Six men, crew of a salvage ship based in Florida, have been released after spending 52 days in Honduran jail on gun smuggling charges. The lawsuit against the sailors was dismissed and they went home yesterday.
The case was resolved with the diplomatic efforts of the U.S. Department of State and Congress' members. The captain of the ship, Robert Mayne, said on his coming home:
"I feel like a piece of jelly. I am exhausted emotionally, drained and exhausted, but I feel very good."
The men were welcomed in Tarpon Springs with ice-cold beer and American flags by their families.
The crew of Aqua Quest was arrested on May 5, few hours after their arrival in Puerto Lempira (Honduras). The authorities accused the Americans of illegal weapon possession. Captain Mayne denied his crew had violated any law.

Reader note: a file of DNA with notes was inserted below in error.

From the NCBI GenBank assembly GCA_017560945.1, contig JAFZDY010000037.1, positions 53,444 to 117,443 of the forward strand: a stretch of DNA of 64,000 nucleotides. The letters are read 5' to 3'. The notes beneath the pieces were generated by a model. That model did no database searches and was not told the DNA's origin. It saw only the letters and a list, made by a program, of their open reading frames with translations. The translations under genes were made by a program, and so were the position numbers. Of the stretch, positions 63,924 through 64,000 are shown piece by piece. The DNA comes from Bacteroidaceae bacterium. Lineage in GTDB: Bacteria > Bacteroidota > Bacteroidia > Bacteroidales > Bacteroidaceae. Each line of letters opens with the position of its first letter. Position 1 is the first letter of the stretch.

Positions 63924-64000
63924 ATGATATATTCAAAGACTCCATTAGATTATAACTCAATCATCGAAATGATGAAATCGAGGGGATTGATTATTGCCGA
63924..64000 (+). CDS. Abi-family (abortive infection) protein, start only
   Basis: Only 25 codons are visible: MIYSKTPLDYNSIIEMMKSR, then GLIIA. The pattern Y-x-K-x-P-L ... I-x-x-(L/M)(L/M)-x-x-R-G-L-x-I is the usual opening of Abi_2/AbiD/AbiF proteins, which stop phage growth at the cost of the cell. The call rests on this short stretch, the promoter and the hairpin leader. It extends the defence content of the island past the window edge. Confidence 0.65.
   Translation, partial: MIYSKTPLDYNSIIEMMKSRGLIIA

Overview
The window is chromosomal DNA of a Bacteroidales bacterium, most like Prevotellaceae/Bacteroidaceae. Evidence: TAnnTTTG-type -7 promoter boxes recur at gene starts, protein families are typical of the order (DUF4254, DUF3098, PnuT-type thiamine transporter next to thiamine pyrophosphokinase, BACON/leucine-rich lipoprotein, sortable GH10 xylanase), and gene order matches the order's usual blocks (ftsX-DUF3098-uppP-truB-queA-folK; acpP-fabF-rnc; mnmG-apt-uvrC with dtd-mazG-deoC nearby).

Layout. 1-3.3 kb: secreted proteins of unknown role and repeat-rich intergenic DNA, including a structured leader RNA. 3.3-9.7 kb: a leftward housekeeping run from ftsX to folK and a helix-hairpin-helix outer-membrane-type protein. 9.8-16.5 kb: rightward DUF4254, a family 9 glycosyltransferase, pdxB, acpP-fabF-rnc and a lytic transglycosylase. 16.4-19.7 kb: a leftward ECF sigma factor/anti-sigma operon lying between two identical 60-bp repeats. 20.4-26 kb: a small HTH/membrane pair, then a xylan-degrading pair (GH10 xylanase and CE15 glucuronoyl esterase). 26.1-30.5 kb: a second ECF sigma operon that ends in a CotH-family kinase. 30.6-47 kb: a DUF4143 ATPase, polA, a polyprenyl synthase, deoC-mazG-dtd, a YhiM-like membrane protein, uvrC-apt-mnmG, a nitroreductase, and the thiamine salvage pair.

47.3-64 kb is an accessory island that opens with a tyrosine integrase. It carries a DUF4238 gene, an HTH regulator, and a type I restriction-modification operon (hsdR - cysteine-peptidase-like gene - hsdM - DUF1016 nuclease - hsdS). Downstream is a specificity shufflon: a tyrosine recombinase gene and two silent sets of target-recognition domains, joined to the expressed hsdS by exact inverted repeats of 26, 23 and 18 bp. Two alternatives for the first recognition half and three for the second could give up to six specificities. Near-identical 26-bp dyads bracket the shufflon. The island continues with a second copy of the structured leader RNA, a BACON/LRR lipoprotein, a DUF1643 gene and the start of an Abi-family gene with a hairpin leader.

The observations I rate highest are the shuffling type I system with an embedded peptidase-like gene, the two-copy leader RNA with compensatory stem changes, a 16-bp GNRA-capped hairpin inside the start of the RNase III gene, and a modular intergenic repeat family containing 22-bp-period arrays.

"They were threatening us with ten to 12 years in prison," he added
"The prosecutor is extremely upset about us being released. They're dangerous people."
According to the company owner of the vessel, Aqua Quest International, the port authorities had been informed in advance about the guns on board their boat and the fact they had been for personal protection of the sailors.
Robert Mayne confirmed the company, whose project was to locate wreck and recover their mahogany cargo, still had plans to go back to Honduras.